Jackson’s narrative begins with the UK of the early 1900s, though the only “narration” of the film are recorded audio interviews the BBC did with WWI veterans in the 1960s and 1970s. (Jackson went through about 600 hours of audio recordings separately from the film he was given to work with. In hearing these men recall their WWI experiences as older men, I’m reminded here somewhat of Frank McCourt’s descriptions of Ireland in the 1930s, insofar as England in 1914 isn’t necessarily an easy place to live. The weather is oftentimes lousy, and as the country industrializes, there is back-breaking, soul-crushing work for the masses, and not necessarily a whole lot else for those who were not born into families with a lot of prospects. Charles Dickens is not so long dead, but the world he wrote about seems to belong to an age in much more distant memory. To me, it seems like the beginning of a larger social shift as well, one where the old order is being done away with, but there are a lot of people – particularly young men – who have more or less been forgotten as the social order has changed. One of the things that may have been most shocking to modern ears is hearing the men talking of being 16 or 17 years old, and being excited to enlist and get fighting, to do something with their lives. At the beginning, at least, the minimum age to enlist was 19, and many, many young men lied about their ages, and the military more or less turned a blind eye to this. These young men may have been naive about the war, but they certainly seemed as though they were more young men than children. There seemed to be a sense of being proud of being British; that on one hand, this was a small island nation disconnected even from the most of the rest of Europe, but at the same time, the Empire was still at its zenith; this was a period where it was true that “The sun never set on the British Empire.” Between the sense of invincible youth, and an invincible country, it made sense that there would be ‘optimism’ about the war, and that even if one did die, it was for a greater, more noble cause. However, the young men followed in the movie, at least, seem to be more from the lower classes, many of whom seemed to think that there were very few options for them besides enlisting, and fatalistically, that it was good that there was a war, as now they had something to do with their lives. Telling, too, was the little fact that upon entering the British Army, the average enlistee actually gained weight!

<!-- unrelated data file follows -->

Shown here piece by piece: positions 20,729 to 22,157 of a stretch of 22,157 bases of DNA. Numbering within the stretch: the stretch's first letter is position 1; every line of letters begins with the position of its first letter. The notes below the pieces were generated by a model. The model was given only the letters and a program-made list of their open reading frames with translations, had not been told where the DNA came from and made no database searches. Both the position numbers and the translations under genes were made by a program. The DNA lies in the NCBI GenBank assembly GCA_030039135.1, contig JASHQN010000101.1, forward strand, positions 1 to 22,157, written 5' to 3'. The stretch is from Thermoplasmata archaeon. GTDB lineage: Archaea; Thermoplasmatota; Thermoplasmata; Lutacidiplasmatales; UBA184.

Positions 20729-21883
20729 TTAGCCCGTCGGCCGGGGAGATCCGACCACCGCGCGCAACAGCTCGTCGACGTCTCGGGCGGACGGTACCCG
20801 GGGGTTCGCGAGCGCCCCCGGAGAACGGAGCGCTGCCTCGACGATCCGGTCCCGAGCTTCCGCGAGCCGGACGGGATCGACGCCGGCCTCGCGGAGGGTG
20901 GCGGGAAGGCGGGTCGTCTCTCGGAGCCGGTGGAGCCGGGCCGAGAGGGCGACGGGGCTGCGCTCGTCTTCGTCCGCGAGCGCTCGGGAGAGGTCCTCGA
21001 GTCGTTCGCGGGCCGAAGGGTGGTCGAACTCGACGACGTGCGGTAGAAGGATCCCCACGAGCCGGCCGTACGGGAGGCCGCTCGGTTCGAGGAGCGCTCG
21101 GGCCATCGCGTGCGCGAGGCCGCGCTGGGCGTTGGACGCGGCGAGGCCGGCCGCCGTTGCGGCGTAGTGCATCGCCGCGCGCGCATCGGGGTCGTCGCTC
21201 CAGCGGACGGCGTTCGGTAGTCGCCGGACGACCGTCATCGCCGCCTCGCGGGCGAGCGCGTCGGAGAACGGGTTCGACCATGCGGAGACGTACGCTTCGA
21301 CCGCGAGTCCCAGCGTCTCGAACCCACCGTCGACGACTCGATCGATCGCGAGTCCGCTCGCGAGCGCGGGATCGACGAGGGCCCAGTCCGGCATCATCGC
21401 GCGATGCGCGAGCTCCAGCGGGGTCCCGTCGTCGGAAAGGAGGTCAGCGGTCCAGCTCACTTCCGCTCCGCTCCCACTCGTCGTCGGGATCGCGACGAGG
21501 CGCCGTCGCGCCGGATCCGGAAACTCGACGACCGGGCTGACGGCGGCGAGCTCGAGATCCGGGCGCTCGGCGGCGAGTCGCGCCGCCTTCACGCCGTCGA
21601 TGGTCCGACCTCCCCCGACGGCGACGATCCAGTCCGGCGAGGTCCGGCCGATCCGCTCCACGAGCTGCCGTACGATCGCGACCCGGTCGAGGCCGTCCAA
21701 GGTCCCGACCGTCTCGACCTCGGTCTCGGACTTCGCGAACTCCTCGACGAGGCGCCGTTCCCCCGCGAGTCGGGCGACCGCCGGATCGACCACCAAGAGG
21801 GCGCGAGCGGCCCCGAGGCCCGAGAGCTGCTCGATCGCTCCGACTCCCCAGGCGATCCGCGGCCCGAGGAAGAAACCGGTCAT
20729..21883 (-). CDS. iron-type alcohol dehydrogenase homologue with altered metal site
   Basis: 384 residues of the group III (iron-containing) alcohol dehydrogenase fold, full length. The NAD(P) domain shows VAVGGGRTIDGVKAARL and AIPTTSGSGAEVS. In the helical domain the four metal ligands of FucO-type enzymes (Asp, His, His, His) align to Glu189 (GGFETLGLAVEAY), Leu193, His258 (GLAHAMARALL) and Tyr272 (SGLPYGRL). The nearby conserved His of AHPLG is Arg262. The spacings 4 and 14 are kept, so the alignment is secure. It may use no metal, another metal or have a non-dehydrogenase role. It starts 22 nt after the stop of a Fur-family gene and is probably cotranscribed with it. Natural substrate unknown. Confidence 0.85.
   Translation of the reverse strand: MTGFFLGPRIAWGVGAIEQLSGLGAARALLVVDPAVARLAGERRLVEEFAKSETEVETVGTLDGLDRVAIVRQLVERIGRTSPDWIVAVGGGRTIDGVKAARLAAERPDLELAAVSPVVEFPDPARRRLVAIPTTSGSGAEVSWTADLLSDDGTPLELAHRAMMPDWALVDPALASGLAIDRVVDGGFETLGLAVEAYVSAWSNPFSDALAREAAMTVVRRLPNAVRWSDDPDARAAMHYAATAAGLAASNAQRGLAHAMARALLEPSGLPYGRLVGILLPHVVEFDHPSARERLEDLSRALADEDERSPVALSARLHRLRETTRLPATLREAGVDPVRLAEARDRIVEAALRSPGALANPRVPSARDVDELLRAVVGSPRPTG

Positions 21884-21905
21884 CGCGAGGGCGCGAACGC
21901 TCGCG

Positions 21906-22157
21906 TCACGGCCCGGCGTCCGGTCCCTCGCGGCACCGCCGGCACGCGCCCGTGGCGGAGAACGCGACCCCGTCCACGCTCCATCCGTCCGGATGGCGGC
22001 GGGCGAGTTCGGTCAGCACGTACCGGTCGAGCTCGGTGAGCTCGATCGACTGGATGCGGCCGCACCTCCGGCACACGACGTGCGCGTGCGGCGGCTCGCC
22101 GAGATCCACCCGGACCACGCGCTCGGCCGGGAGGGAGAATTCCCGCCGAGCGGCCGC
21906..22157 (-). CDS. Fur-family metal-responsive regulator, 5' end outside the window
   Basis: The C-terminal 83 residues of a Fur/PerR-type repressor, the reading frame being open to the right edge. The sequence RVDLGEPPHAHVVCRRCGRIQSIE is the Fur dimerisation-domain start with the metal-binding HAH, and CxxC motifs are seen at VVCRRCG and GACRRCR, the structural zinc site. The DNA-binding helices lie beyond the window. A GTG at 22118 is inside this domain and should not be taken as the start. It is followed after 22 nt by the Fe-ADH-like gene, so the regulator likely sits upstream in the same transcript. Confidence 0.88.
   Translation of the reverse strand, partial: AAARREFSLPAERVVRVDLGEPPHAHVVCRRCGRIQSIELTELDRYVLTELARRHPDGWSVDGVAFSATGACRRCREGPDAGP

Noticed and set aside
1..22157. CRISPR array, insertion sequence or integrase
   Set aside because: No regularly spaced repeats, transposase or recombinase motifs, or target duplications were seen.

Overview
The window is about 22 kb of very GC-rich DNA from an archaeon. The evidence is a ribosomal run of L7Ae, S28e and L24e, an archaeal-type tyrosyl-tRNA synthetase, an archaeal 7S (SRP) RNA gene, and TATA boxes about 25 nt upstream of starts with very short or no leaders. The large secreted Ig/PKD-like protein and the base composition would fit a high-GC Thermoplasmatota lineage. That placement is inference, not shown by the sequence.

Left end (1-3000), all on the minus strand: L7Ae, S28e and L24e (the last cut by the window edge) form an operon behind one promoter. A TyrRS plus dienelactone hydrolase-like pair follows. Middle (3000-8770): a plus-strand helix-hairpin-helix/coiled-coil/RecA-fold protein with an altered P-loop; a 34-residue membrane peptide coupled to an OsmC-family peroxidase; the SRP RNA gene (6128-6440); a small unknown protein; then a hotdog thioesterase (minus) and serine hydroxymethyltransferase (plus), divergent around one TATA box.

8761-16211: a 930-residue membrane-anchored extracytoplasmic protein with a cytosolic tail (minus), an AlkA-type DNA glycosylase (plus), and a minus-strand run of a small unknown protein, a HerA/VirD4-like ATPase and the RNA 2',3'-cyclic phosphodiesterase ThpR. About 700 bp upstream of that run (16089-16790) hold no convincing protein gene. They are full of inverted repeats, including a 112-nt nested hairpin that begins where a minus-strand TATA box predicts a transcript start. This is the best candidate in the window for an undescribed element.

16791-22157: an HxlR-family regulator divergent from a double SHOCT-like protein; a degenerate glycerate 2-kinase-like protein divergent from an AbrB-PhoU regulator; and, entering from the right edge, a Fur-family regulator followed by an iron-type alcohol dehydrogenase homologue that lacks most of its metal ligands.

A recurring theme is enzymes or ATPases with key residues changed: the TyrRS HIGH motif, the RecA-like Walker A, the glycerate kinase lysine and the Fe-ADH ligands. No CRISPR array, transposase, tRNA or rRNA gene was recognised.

Of course, the reality was different because this was a war unlike any to this date. This was a war dug into trenches where the powers that be threw millions of lives out into no man’s land in a fight over inches. In some sense, this wasn’t exactly new; from what I understand, many of my relatives came over to the United States in the 1860s and 1870s because they didn’t want to be part of the European elite’s growing penchant for “rent-an-army” type games, where princes and dukes pocketed wealth by “renting” out their armies to other princes and dukes and what-have-you. Sure, many used religion as a way to maintain the status quo, as well, so it’s no wonder that even by the 1860s, there was enough of a growing sense of nihilism and godlessness that Dostoyevsky was writing about it in Notes from Underground. I found it interesting, too, that besides the fact that one of the interviewees spoke about going to church with all the other enlistees in the beginning, more as a part of the army’s process of “civilizing” the “young savages” than anything else, I don’t recall there being any mention of the men talking about God or faith in any of the interviews. Whether this is due to Jackson’s choice of interviews, the interview questions themselves, social norms of the day, or whether these men by and large didn’t feel it was all that important, for whatever reason, is impossible to say.